Padres assistant general manager Josh Stein recently sat down with Chris Bauer of PadresPublic.com for a lengthy and insightful interview that’s worth reading not only for Friars fans, but for anyone interested in player evaluation, scouting and the ever-growing role of analytics in front offices. Stein discusses the building of the Padres’ player information database and the importance of blending live scouting, video and statistical data. “Player evaluation ultimately is a decision,” said Stein. “Like any decision you make, you’re going to have a number of pieces of information to take into account. … Some of those pieces of information will be easier to explain with words based on an experience and some will be easier to quantify with numbers.”
Here’s more from the NL West…
- Mike Berardino of the St. Paul Pioneer press speculates that if the D’Backs hire Dave Stewart as their GM — which appears to be a near-certainty — and look outside the organization for a new manager, Twins bench coach Terry Steinbach would be a logical candidate (Twitter link). As Berardino notes, the 52-year-old Steinbach has a longstanding relationship with both Stewart and D’Backs chief baseball officer Tony La Russa. Steinbach, a three-time All-Star as a player, was Stewart’s catcher in the late 80s and early 90s on an A’s team that was, of course, managed by La Russa.
- Rafael Betancourt is already planning on playing in 2015, and the Rockies are open to having him back, according to Thomas Harding of MLB.com. Harding spoke with Rockies skipper Walt Weiss about the possibility of bringing Betancourt back as a free agent, who said that Betancourt’s makeup alone makes him a desirable target. Betancourt, who will turn 40 next April, spent four-and-a-half seasons with Colorado from 2009-13, compiling a strong 3.08 ERA with 10.5 K/9, 1.7 BB/9 and 57 saves. He spent 2014 rehabbing from Tommy John surgery with the Rockies after signing a minor league deal.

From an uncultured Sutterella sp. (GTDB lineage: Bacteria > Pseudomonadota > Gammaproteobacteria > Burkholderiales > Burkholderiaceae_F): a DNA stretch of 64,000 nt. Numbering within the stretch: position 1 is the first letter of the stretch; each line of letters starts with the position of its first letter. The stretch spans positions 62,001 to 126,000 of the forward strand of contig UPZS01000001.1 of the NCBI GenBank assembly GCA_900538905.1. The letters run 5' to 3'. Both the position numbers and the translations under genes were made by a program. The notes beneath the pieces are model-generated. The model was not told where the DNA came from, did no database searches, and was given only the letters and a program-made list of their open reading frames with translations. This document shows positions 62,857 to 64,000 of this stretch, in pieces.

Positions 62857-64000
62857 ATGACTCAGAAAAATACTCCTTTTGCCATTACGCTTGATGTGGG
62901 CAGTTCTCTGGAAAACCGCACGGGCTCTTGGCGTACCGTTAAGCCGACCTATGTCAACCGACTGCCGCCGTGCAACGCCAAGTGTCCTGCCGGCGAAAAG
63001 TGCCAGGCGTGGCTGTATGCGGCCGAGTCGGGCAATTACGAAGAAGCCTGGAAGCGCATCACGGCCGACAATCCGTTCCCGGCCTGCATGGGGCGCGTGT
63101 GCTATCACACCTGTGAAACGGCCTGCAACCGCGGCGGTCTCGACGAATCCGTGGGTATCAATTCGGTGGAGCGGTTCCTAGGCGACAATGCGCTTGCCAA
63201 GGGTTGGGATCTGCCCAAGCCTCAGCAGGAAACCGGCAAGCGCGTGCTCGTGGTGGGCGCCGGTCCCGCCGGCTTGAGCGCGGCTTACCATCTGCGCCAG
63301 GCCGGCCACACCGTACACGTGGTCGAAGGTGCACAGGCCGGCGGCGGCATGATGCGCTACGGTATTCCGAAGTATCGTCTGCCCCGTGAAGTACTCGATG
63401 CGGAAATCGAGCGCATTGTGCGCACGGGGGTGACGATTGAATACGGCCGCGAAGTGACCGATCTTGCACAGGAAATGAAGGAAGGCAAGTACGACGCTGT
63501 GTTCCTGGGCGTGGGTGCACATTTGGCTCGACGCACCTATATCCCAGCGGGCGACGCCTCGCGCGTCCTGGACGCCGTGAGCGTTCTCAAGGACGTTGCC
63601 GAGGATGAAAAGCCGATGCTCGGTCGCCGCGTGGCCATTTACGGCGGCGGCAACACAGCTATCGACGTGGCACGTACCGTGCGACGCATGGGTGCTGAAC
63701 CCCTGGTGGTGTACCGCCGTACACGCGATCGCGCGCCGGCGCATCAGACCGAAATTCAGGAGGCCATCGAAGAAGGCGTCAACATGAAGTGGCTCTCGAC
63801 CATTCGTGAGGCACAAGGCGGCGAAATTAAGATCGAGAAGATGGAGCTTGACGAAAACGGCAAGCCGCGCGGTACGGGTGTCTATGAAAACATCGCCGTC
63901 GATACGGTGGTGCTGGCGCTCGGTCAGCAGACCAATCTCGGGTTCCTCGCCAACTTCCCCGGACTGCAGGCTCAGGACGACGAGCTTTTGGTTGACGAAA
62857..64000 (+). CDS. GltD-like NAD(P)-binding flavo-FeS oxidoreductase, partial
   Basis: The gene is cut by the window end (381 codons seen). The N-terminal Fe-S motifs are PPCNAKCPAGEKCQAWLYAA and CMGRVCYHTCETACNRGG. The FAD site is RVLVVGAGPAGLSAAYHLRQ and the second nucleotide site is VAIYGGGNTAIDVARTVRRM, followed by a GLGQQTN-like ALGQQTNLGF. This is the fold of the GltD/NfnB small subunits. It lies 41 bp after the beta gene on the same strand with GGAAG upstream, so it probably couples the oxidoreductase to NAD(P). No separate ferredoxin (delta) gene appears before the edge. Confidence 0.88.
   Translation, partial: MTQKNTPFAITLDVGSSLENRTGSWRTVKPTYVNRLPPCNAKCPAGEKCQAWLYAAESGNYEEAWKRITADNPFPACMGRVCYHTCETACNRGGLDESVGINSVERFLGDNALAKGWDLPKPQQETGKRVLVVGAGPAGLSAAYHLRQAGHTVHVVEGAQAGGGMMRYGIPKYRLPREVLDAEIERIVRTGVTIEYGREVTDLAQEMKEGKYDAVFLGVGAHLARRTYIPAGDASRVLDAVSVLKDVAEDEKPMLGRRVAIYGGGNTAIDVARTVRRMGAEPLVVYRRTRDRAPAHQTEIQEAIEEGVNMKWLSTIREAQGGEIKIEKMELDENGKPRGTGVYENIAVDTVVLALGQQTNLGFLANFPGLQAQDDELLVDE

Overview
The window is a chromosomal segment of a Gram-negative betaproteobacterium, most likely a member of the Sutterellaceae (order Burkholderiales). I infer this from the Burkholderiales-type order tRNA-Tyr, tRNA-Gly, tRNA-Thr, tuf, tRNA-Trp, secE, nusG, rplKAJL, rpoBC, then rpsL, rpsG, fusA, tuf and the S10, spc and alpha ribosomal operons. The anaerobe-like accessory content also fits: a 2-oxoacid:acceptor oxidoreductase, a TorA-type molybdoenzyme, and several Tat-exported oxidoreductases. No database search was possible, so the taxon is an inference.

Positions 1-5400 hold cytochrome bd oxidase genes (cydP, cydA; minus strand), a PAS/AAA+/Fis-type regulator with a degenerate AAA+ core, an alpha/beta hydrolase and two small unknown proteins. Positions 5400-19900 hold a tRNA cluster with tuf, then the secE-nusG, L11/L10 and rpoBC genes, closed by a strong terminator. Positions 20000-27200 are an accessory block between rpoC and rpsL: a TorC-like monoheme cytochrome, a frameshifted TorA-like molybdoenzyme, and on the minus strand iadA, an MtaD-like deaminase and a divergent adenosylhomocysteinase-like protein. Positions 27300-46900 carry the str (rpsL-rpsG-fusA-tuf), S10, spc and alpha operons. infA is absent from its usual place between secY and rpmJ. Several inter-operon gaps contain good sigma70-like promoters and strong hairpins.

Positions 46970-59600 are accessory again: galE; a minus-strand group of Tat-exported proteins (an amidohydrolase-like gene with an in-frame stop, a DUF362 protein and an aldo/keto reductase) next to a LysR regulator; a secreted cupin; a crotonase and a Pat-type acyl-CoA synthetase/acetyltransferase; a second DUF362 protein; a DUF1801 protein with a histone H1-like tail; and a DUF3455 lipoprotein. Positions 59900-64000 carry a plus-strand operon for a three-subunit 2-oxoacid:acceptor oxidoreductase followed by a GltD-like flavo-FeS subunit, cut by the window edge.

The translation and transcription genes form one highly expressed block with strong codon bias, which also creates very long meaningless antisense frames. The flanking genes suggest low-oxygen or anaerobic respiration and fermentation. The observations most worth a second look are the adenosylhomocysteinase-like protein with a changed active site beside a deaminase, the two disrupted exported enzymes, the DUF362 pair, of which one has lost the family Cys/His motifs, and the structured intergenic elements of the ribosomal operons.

- Tim Stauffer would like to return to a starting role in 2015, writes MLB.com’s Corey Brock, and as such, he knows that there’s a good chance that his 11-year tenure with the Padres is coming to an end. The 32-year-old Stauffer was selected fourth overall in 2003, and while his career hasn’t been as high-profile as his draft slot would indicate, he’s quietly tallied a 3.38 ERA over 477 Major League innings dating back to 2009. A pair of surgeries have cost him some innings since establishing himself as a capable big league arm, which, paired with San Diego’s glut of pitching, has led to a bullpen role for him over the past two seasons.